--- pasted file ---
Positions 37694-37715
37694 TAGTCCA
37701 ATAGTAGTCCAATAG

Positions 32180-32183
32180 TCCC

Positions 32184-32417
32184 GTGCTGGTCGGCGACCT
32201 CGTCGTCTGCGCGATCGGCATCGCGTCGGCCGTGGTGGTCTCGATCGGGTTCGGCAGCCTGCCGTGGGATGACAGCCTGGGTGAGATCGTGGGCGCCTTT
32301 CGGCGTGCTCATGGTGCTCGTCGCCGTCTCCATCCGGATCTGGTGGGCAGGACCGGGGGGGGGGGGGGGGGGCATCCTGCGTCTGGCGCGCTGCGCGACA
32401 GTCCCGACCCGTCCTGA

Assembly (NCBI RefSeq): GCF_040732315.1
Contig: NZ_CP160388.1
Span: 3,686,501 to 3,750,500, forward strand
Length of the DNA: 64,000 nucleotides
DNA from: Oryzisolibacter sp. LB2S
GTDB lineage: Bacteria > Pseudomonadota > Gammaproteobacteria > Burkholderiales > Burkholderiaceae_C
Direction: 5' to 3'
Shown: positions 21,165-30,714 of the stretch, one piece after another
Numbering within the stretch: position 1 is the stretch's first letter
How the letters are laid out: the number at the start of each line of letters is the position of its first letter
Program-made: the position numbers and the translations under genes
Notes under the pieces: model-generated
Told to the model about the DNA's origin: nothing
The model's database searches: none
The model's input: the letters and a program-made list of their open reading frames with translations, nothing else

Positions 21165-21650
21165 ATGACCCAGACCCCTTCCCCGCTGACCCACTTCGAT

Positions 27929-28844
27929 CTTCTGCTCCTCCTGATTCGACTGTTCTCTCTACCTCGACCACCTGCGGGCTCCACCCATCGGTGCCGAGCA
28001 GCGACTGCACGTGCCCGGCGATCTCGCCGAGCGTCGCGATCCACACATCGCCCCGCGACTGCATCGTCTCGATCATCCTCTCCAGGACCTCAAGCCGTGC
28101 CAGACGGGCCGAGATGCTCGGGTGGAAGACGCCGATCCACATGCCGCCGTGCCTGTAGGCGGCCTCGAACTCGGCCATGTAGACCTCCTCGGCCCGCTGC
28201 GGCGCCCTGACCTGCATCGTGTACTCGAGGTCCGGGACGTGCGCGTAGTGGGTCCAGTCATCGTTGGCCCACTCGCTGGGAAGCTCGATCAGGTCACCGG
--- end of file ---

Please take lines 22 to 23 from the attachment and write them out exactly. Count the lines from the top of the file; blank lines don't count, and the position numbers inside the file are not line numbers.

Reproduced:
Notes under the pieces: model-generated
Told to the model about the DNA's origin: nothing